In the particular embodiment of startup signal generation circuit 841 illustrated in FIG. 8, both a comparator 845 and a timer circuit 865 are included. As shown, startup signal generation circuit 841 is activated in response to an activate signal 847, which in one embodiment is activated at the beginning of the startup period of the phase locked loop circuit. In operation, the activate signal 847 is received by inverter 849, whose output is coupled to be received by transistor 859 and one input of exclusive-OR gate 863. When the activate signal 847 is activated, the output of inverter 849 is deactivated, which results in the output of the exclusive-OR gate 863, or startup signal 819, being activated.

With the output of inverter 849 inactive in response to activate signal 847, transistor 859 is switched off allowing capacitor 853 to be charged through resistor 851. In one embodiment, an RC circuit including resistor 851 and capacitor 853 is tuned to charge capacitor 853 to switch hysteretic inverter 861 in the predetermined amount of time to allow startup signal 819 to be activated. In particular, after capacitor 853 is adequately charged, the output of hysteretic inverter 861 switches the other input of exclusive-OR gate 863, causing startup signal 819 to be deactivated as well as activating transistor 857.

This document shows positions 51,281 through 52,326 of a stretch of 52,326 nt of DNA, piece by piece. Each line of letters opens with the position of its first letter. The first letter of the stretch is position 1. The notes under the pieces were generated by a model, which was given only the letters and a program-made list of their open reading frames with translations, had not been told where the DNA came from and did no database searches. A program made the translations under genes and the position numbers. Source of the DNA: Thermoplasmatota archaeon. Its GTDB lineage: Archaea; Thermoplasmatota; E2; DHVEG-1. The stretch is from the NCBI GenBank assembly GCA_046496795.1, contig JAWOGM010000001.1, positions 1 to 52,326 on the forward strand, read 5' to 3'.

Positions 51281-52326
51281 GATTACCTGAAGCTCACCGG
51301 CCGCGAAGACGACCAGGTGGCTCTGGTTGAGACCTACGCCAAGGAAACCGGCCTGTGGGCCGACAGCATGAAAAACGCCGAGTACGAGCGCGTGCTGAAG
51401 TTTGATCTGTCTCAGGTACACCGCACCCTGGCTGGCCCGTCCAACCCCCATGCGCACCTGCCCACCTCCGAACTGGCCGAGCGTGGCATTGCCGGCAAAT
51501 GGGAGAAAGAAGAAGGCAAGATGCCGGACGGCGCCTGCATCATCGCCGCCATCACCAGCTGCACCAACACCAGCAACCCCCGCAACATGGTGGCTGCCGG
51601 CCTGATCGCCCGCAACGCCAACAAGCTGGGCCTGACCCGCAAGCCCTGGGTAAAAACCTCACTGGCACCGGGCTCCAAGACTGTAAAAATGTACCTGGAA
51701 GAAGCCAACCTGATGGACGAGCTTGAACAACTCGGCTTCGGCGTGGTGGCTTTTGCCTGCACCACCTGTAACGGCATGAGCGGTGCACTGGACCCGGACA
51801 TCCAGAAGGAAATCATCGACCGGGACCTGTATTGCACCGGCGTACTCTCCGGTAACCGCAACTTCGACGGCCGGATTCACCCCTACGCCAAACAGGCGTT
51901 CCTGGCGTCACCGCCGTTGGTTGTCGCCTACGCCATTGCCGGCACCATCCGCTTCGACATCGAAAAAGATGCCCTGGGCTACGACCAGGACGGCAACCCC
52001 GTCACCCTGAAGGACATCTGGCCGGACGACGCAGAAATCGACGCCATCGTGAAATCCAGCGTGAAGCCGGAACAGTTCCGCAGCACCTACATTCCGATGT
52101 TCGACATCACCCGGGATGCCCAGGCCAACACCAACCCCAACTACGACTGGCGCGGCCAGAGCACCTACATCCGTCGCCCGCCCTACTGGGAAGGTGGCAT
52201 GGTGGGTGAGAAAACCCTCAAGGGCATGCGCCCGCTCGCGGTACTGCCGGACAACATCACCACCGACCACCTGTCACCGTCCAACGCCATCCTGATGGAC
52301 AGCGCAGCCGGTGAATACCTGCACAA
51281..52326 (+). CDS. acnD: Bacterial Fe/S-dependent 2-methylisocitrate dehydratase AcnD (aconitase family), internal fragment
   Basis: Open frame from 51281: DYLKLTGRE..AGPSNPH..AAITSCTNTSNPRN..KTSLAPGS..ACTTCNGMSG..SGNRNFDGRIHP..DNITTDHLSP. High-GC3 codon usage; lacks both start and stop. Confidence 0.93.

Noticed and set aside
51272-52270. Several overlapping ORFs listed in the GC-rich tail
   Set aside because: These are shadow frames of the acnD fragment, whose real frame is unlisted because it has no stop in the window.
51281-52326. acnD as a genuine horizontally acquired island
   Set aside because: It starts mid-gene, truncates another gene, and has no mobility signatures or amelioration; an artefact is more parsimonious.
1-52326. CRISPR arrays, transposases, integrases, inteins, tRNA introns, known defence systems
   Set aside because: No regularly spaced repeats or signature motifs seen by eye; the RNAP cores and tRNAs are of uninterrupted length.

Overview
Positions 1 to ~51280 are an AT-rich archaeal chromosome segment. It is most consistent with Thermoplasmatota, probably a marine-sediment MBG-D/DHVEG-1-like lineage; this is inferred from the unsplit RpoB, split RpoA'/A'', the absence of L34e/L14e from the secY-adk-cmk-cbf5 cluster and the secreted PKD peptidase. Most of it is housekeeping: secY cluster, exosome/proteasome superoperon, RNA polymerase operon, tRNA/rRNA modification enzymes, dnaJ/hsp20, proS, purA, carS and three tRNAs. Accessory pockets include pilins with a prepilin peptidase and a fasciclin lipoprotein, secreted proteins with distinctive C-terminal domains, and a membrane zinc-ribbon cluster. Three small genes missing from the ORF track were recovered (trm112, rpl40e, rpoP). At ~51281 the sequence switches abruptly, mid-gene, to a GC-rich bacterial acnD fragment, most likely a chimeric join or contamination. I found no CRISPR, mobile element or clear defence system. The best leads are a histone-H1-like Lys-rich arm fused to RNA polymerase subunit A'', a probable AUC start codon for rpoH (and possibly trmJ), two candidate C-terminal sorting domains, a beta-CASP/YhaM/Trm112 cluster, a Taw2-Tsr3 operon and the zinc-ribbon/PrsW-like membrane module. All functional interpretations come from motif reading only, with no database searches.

In the embodiment illustrated, comparator 845 is also coupled to compare control voltage VCTRL 825 with the reference nominal operating voltage VNOM 843. If the control voltage VCTRL 825 is at or near the nominal operating voltage VNOM 843 prior to timer circuit 865 deactivating startup signal 819, the output of comparator 845 is coupled to activate transistor 855 and thereby interrupt the charging of capacitor 853 through resistor 851. In particular, the input of hysteretic inverter 861 as well as capacitor 853 are coupled to voltage V through transistor 855 to quickly charge capacitor 853 and quickly switch the other input of exclusive-OR gate 863 to deactivate startup signal 819.